J. Mason Davis Leadership Society Hosts Panel of Black Leaders at Miles College

United Way of Central Alabama’s (UWCA) J. Mason Davis Leadership Society recently hosted a “Meeting of the Minds” panel discussion featuring Black leaders from across the Birmingham area at Miles College in Fairfield.

Panel Guests:

  • Ruby Davis, District Judge of the Tenth Judicial Circuit of Alabama.
  • Bobbie Knight, President of Miles College.
  • J.T. Moore, Birmingham City Councilor.
  • Andra Sparks, Birmingham Municipal Court Presiding Judge.
  • Cedric Sparks, Chief of Staff to Birmingham Mayor Randall Woodfin.
  • Randall Woodfin, Mayor of Birmingham.

Hosted at the C.A. Kirkendoll Learning Resources Center, the discussion was an opportunity for members of the J. Mason Davis Leadership Society as well as Miles students to hear from panelists on a range of issues encountered in their careers. Cleo Crawford, Co-Chair for the leadership society, moderated the discussion.

To open the discussion, each of the speakers talked about barriers they had overcome in getting to their levels of leadership. Knight said most of the barriers in her professional experience resulted from being a woman.

“I was in corporate America for almost 38 years, and when I started at Alabama Power Company, women couldn’t wear pants to work,” Knight said. “What I always tried to do — and this is what I tell my students now — is be the best you that you can be, and don’t let anybody try to tell you what you can’t do.”

Woodfin, who was elected Mayor in 2017 at the age of 36, said many doubted him because of his age.

“It does not matter how young you are. Whatever barrier that is placed in front of you — when people tell you that you can’t or you shouldn’t — if you find the balance of ambition and purpose, you can literally climb over any hurdle, literally punch through any wall and be successful at whatever it is you have a passion in,“ said Woodfin.

Moore said much of his struggle to succeed came from within himself and encouraged Miles students to know their value.

“I’ve always been told that I was a leader, but I had impostor syndrome, and I think that’s something that all of us have experienced,” Moore said. “People tell you, ‘Hey, you would be good at doing this,’ but you’re not really believing in it yourself. I had to get to a place where I owned that fact.”

Cedric Sparks emphasized the importance of relationships in getting to his place within city government and specifically pointed to all the other panelists, many of whom he knew before being selected as Woodfin’s Chief of Staff.

“I’m honored to serve with them because I know them as people, and that’s the reason I think I get the privilege of serving as Chief of Staff. The affirmation for me to serve in this role came from President Knight [who served on Woodfin’s transition team]. We got the chance to work together when I was in Youth Services,” Sparks said.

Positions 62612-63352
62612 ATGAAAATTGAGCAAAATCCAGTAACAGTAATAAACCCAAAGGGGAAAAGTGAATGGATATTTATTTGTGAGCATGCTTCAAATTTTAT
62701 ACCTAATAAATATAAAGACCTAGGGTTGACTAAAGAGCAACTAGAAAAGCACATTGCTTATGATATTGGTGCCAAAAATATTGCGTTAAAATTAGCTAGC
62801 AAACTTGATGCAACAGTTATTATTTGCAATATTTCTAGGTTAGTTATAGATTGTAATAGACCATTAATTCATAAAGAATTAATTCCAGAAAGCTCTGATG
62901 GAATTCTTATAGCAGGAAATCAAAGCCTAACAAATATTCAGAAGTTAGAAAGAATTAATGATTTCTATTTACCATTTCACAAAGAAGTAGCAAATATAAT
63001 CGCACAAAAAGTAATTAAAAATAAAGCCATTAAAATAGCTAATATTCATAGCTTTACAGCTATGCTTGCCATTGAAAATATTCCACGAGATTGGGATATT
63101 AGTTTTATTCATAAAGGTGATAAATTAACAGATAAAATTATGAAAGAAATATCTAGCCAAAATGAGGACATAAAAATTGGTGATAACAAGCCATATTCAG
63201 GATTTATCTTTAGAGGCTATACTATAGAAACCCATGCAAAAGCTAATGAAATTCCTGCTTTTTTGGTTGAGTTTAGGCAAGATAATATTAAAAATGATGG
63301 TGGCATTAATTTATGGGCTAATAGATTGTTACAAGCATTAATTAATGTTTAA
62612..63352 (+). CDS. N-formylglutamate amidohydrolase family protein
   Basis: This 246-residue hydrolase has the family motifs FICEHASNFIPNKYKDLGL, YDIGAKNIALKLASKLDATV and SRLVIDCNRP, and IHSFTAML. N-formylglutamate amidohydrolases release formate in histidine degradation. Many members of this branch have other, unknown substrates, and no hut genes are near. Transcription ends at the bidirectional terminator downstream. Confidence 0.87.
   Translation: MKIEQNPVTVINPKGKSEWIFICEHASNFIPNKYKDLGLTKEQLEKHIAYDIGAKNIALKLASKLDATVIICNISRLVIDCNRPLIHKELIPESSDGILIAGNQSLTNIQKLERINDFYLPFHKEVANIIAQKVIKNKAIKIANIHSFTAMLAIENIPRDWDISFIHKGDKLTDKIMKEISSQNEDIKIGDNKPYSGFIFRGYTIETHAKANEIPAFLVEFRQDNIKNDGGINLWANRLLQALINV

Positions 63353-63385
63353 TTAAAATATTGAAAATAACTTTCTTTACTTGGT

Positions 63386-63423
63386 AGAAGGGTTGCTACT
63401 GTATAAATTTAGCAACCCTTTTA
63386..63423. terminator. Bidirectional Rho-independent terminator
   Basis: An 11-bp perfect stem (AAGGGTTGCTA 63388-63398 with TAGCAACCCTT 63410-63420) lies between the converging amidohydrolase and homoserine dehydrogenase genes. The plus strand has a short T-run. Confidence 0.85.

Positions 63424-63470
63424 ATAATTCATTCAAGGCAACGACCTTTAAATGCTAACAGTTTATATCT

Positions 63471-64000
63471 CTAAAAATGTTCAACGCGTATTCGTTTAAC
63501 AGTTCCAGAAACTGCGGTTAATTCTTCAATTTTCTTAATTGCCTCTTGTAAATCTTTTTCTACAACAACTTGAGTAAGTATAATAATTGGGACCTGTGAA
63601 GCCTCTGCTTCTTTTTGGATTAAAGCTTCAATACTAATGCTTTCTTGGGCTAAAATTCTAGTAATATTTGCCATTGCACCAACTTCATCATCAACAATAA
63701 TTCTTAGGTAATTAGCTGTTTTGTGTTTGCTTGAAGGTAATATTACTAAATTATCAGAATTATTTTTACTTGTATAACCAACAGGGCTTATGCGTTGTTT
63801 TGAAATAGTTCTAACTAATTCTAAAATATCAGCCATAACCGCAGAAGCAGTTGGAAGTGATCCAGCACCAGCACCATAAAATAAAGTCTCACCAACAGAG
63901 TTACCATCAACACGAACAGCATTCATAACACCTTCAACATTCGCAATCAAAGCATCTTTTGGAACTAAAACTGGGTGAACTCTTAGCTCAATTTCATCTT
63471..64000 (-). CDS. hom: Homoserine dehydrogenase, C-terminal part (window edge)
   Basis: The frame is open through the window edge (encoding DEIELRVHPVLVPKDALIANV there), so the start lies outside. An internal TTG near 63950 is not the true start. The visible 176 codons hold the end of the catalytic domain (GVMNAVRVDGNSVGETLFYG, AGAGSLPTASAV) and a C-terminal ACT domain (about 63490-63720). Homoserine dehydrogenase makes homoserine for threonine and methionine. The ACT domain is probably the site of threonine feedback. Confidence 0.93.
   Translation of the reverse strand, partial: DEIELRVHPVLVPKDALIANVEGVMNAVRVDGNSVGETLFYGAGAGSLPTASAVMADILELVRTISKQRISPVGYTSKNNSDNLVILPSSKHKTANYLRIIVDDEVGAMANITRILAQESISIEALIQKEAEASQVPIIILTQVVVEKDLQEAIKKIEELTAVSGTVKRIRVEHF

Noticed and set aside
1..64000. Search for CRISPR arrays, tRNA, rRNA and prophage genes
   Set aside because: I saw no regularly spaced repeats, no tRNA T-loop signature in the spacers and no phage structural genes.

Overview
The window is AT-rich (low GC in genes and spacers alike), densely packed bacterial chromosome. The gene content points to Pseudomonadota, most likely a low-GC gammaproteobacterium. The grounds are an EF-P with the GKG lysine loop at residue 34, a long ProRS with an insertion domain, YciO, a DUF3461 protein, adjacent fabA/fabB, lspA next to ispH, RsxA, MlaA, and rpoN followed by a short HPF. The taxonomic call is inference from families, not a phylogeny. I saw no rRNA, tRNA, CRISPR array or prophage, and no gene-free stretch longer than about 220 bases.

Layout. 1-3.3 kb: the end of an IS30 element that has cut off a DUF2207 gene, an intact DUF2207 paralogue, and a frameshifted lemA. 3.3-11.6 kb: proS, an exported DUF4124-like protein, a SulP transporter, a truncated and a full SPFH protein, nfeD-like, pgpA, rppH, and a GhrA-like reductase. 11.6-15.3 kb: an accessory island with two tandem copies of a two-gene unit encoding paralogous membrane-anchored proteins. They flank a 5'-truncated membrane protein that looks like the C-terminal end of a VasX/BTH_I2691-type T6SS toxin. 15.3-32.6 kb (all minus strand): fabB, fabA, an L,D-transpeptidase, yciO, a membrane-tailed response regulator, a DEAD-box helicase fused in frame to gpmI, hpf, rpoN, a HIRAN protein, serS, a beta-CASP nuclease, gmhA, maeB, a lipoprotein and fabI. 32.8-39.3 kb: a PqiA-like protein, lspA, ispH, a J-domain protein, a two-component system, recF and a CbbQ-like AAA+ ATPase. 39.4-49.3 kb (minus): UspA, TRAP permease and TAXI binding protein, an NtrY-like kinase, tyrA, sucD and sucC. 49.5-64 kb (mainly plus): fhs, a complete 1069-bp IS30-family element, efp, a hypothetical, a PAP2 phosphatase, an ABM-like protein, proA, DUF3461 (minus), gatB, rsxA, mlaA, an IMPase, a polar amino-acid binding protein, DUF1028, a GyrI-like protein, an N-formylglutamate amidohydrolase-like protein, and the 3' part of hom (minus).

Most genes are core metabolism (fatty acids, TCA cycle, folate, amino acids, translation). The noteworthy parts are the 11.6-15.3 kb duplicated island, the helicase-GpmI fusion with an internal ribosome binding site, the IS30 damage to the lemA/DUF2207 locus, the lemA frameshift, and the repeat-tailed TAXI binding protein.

Among the advice given by panelists, multiple speakers said they wished they had put more effort into their academic performance in college. Jerris Baker, a junior at Miles studying accounting, asked the panelists what tips they could offer to help students focus more on their studies.

Andra Sparks said that simply setting a regular work schedule can help keep students in check.

“If you can establish the time from eight to five every workday as your study time, whether you’ve got class or not, then you can do whatever you want to do every evening, without reservation. You can hang out as long as you want,” Sparks said. “When you establish that as your time, your peers will start respecting that as your time and leave you alone in that space.”

Davis said it’s important for young people to keep in mind that what they want in life often changes with more experience.

“Once I got into law school, I wanted to become an attorney. Once I became an attorney, I felt like something was missing. I wanted to do more. I wanted to be more, and there was a nudge,” Davis said. “This opportunity to run for office presented itself, so I wanted to become a judge, and I went after that.”

“A lot of times, your passion, your purpose will find you,” she added.

The “Meeting of the Minds” panel is but one of the many opportunities offered each year by the J. Mason Davis Leadership Society to learn, network and promote educational advancement in Central Alabama. In addition to these events, the society also takes part in a variety of volunteer activities, such as, for example, participating in UWCA’s Success By 6 early-learning initiative.

For more information about the group, as well as UWCA’s other leadership giving societies, go to https://www.uwca.org/leadership-giving-societies.